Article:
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Why Does Everyone Want to Elbow Steven Adams?

By all appearances, Steven Adams is a chill, no-nonsense Kiwi. Yet he has carved out a role for himself in a changing NBA in large part by making everyone around him mad.
Photo by Nelson Chenault-USA TODAY Sports

The Oklahoma City Thunder are hanging by a thread. After making the NBA Finals with a shockingly young nucleus in 2012, the team has failed to make it back there., They traded James Harden to Houston and then had two playoff runs cut short by injuries—to Russell Westbrook in 2013 and Kevin Durant in 2015. With Durant's free agency looming this July, a team that once looked like a surefire dynasty is now playing under immense pressure.


They remain a fun team to watch, but there's an unfinished element and a broader anxiety to the Thunder. Well, to some of them, anyway. While OKC frets about whether their unusual collection of prize talent is becoming too big for their small-market pond, third-year center Steven Adams is happily cannonballing into the waters. On a team with reasons to worry, Adams is playing free, weird basketball, seemingly without a care in the world.

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The 22-year-old New Zealand native recently provided a reminder of what made him such a buzzed-about rookie during a not-so-heated dust-up with Miami Heat big man Hassan Whiteside, who is even more oversize than the seven-foot Adams:

As the TNT crew notes in the clip, Adams appears almost to be enjoying Whiteside's hulking elbow in his face. One could even argue that he is leaning into it, seeking the sort of kinky punishment that his facial hair, which has grown in some suspiciously porny directions since his rookie season, suggests he craves. This does not seem like the sort of thing a reasonable person would do, but Adams does not appear to be that type of person. This is a compliment.

A recent Thunder-produced documentary about Adams visiting his homeland, called The Kiwi Way, offers a window into the center's soul, which the film shows to be the soul of an extremely chill bro. Adams is the kind of guy who wears flip-flops to the pigeon-shooting range, likes to fish a lot, and likes to have a lot of bonfires, at which he cooks in the regional style of Hangi. "It's pretty much just: you dig a hole" Adams explains. "You fill it with hot soot and food and cover it with dirt. Everything's already wrapped up, you just cover it with dirt. All the way to the top. Pack it down and wait about four or five hours, eat it. So good, bro!"


The documentary also reveals that Adams had a hard time adjusting to the stuffy, tight-fitting uniform at his New Zealand boarding school, which greatly harshed his earthy vibe. Falling into strict institutional line—for instance, by cutting his hair in 2015—is an act too unnatural for Adams to endure without hesitation. Just have a look at this captioned moment from a speech he made during his graduation ceremony in 2011, in which he reflected on his adjustment curve into organized life:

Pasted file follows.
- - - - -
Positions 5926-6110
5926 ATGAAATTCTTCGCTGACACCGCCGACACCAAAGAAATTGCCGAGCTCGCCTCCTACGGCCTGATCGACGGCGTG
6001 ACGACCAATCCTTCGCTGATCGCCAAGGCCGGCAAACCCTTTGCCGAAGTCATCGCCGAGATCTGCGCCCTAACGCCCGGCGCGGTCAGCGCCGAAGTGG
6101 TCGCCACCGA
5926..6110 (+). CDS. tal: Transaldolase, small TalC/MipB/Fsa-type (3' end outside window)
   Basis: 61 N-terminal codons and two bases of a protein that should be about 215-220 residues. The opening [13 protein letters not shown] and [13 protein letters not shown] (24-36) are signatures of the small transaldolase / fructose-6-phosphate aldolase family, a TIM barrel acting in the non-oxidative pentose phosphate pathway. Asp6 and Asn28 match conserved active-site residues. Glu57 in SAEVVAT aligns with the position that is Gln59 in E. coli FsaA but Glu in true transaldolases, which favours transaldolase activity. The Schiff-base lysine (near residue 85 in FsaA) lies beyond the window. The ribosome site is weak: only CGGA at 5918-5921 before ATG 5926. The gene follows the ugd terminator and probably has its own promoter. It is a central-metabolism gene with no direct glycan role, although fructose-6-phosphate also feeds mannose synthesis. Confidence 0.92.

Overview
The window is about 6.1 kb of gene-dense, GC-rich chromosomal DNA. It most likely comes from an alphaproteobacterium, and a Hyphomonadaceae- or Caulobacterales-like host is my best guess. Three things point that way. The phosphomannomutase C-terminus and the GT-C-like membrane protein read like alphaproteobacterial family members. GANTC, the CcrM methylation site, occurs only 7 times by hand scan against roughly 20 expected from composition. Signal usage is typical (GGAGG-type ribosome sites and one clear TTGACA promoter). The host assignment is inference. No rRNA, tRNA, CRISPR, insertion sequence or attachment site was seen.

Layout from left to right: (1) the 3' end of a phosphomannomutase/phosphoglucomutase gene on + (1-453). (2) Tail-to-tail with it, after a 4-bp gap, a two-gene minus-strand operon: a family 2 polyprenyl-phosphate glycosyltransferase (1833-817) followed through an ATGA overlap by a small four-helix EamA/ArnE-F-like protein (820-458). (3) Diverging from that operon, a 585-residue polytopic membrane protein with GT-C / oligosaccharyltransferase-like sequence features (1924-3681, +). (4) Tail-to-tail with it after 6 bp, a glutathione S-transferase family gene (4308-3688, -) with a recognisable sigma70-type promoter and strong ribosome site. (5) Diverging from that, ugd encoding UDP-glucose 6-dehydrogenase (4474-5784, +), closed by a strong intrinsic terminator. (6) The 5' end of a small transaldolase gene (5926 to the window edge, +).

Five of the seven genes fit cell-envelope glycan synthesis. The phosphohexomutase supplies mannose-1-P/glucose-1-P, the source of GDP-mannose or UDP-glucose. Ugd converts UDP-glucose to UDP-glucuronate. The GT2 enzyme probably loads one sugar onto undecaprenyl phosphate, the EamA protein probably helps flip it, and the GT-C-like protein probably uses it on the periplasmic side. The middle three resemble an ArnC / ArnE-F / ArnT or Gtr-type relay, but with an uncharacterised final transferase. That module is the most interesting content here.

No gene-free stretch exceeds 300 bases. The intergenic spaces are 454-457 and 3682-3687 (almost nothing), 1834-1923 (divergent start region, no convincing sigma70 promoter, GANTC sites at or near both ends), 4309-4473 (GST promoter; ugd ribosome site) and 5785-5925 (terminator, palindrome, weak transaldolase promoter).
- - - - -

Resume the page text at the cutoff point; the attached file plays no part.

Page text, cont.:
This is not to say that Adams didn't ultimately develop an adorable bond with one of his more vocal teachers. Because he most certainly did:

As a NBA player, Adams embodies a curious contradiction. In contrast to his affable, loose demeanor off the court, Adams is a highly effective NBA sociopath on it. He is a very willing soldier of a Machiavellian game plan, and clearly takes a great deal of joy in freelance mischief-making. Like Dennis Rodman and Kevin Garnett before him, he has found ways to irritate players between the whistles and at volumes too quiet for referees' ears. One has to wonder what exactly he could've said or done to Zach Randolph in 2014, when Z-Bo was so peeved with Adams during a playoff contest that he whacked him in the face and was suspended for Game 7 of the tense first-round series, which OKC went on to win.

When asked about his tactics in the past, Adams has played coy, insisting that he's just sticking to his team's instructions and that, if anything, it's the very nature of competition that his aggrieved foes should take issue with, not him. Whiteside and Randolph are hardly alone in highlighting Adams' extra-basketball activities, though. The usually sedate Vince Carter has also elbowed Adams in the face for his play, and Nick Young has called him "dirty" on the record. This list could certainly go on. Al Jefferson has linked the young man's skills at getting under the skin to Kevin Garnett's methods of opponent-annoyance, which was handed down to Adams by former Thunder teammate Kendrick Perkins. One thing remains consistent in all of Adams's scuffles, though: he never loses his own cool. He has inspired many ejections and a few suspensions, but hasn't been ejected or suspended himself.

Skills-wise, Adams is part of an increasingly marginalized basketball breed. While being both seven feet tall and coordinated still makes you one of the world's scariest people by default, a Warriors-scorched league prioritizes freedom of body motion and spacing more with seemingly every game. Adams and other poor-shooting enforcers have less capital; given his very bad 58 percent shooting from the free-throw line and the league's increasing Hack-a aptitudes, Adams is even further in the hole.

Adams remains effective as a Thunder starter, though, because of things that are harder to measure. He's big, he knows his limitations, and he's clever enough to mess with his opponents' heads. Since he's such a delightful, rewarding character to watch—and, by all appearances, such a fascinatingly irritating player to play—it comes as a relief that he's also good enough to consistently stay on the floor. Adams is integral to what the Thunder do, but the game seems incidental to him, a subsidiary to the larger goal of having a very particular type of fun.